On Tuesday, The United States Senate passed a $1 Trillion infrastructure bill that could transform the housing industry. The legislation now moves to the house where the future remains uncertain. However, the Senate’s bipartisan approval signals a win for the Biden Administration.
If the house approves, this would be the largest investment into America’s infrastructure in more than a decade. The Infrastructure and Jobs Act calls for billions in improvements nationwide. For example, bridges, roads, rails, transit, even broadband internet expansion are included in the legislation.
Infrastructure Bill Housing Industry Transformation?
The passage of the Infrastructure bill could also transform the housing industry. Among the priorities, the bill includes $55 billion worth of investments into America’s Water Supply. It also calls for $15 Billion in replacing lead pipes across the country. This on top of ongoing efforts to remove lead paint in existing public housing. Furthermore, the infrastructure bill calls for updates to existing public housing. Specifically, more than 500,000 homes will be built and renovated in low-income areas. The plan also calls for more than two million affordable homes and commercial buildings to be built and renovated over the next decade. These improvements will improve the lives of millions of Americans who live in public housing.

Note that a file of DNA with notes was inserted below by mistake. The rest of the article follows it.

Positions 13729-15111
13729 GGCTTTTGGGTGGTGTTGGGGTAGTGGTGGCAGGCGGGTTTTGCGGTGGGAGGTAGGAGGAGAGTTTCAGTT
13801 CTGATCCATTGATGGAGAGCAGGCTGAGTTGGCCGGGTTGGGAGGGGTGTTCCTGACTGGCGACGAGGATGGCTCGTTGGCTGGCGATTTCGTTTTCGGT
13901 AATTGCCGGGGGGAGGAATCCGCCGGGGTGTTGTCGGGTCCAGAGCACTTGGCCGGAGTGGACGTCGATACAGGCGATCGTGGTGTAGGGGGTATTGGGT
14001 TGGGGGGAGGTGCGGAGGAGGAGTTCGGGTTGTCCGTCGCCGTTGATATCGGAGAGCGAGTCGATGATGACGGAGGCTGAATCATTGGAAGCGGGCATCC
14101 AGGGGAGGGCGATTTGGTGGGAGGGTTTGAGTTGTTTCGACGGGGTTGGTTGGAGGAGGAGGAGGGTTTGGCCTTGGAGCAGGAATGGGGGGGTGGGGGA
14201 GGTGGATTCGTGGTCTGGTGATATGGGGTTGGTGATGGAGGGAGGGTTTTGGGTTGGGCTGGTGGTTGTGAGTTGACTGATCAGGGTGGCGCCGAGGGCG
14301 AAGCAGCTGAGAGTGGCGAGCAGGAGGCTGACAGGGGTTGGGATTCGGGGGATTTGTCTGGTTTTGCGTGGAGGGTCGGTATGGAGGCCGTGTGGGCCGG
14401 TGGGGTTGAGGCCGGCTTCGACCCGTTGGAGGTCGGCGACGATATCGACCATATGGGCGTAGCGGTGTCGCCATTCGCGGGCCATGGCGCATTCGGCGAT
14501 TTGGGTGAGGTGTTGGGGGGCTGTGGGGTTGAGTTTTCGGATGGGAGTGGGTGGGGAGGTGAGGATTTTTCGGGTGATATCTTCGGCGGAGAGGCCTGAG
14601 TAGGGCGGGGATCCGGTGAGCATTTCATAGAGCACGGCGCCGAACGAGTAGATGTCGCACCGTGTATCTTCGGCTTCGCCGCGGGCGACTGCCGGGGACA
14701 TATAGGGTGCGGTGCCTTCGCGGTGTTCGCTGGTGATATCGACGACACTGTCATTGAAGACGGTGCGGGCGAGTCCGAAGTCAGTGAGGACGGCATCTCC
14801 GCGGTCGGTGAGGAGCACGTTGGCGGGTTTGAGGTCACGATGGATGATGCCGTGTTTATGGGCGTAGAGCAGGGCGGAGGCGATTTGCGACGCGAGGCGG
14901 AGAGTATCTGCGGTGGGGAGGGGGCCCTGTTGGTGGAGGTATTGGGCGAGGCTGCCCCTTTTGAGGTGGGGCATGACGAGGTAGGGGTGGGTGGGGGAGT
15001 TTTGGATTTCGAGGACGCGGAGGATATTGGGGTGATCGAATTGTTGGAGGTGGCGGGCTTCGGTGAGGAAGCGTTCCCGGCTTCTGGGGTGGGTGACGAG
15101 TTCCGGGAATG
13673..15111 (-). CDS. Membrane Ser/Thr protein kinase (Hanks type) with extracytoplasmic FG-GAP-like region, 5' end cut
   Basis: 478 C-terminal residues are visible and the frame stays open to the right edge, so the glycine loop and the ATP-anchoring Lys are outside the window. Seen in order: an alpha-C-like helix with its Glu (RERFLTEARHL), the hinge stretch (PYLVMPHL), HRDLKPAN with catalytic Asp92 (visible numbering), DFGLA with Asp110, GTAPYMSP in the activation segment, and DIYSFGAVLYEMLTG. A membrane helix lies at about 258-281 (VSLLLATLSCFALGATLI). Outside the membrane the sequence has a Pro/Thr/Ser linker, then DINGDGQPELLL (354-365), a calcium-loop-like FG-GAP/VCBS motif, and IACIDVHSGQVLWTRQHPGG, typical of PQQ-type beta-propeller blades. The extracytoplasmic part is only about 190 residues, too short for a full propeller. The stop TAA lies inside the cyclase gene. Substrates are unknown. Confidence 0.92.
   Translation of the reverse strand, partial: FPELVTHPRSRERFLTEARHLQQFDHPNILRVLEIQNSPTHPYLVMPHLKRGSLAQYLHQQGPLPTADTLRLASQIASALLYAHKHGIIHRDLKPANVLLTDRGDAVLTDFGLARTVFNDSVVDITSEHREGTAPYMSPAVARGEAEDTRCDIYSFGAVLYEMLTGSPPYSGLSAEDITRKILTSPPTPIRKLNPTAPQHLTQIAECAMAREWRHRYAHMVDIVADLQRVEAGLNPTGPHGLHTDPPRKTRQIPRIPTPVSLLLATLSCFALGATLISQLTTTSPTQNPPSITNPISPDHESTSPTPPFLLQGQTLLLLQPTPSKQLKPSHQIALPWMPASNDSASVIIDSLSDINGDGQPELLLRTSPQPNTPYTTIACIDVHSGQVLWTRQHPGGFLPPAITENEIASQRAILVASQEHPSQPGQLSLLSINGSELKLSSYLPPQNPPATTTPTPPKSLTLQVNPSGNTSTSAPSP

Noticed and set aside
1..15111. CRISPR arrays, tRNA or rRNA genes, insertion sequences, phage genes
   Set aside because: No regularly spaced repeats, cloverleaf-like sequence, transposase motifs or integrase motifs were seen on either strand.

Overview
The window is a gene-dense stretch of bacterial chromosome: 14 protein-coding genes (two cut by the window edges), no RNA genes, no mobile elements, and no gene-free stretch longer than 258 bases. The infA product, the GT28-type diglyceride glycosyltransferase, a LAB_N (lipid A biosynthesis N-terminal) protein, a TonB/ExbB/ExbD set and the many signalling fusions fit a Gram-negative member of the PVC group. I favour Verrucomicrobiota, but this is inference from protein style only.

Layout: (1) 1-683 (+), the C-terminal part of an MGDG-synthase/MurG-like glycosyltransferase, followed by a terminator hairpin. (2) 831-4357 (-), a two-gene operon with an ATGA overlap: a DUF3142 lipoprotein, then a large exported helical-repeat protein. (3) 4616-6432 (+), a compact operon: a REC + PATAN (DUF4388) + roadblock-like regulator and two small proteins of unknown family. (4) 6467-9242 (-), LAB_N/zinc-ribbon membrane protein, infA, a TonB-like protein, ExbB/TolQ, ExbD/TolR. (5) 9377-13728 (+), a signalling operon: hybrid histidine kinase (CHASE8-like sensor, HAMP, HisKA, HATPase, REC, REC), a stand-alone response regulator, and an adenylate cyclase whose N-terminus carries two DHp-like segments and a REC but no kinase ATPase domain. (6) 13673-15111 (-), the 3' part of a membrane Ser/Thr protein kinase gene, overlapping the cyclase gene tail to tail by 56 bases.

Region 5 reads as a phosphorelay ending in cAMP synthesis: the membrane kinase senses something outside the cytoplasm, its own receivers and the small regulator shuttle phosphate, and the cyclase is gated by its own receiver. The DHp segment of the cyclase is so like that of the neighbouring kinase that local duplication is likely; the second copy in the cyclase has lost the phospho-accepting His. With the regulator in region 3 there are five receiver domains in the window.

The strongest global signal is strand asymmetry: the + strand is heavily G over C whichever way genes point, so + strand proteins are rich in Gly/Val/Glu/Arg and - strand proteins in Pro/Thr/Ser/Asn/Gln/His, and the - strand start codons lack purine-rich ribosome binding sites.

The U.S. Department of Housing and Urban Development Secretary praised the news. Earlier this year, Secretary Marcia L. Fudge tweeted examples saying “Housing is infrastructure.” Fudge will visit Birmingham on Wednesday.
During her visit, Fudge will highlight how the Biden Administration is working to improve the lives of Americans more affordable through the infrastructure bill. Fudge will highlight the improvements made to the housing industry. She will also address the lowered cost of childcare, prescription medication, and healthcare.
In addition to meeting with local and state leaders, Secretary Fudge will tour several public housing units in the magic city before returning to Washington, D.C.
You can learn more about the Infrastructure Bill and its expected impact on the housing industry here.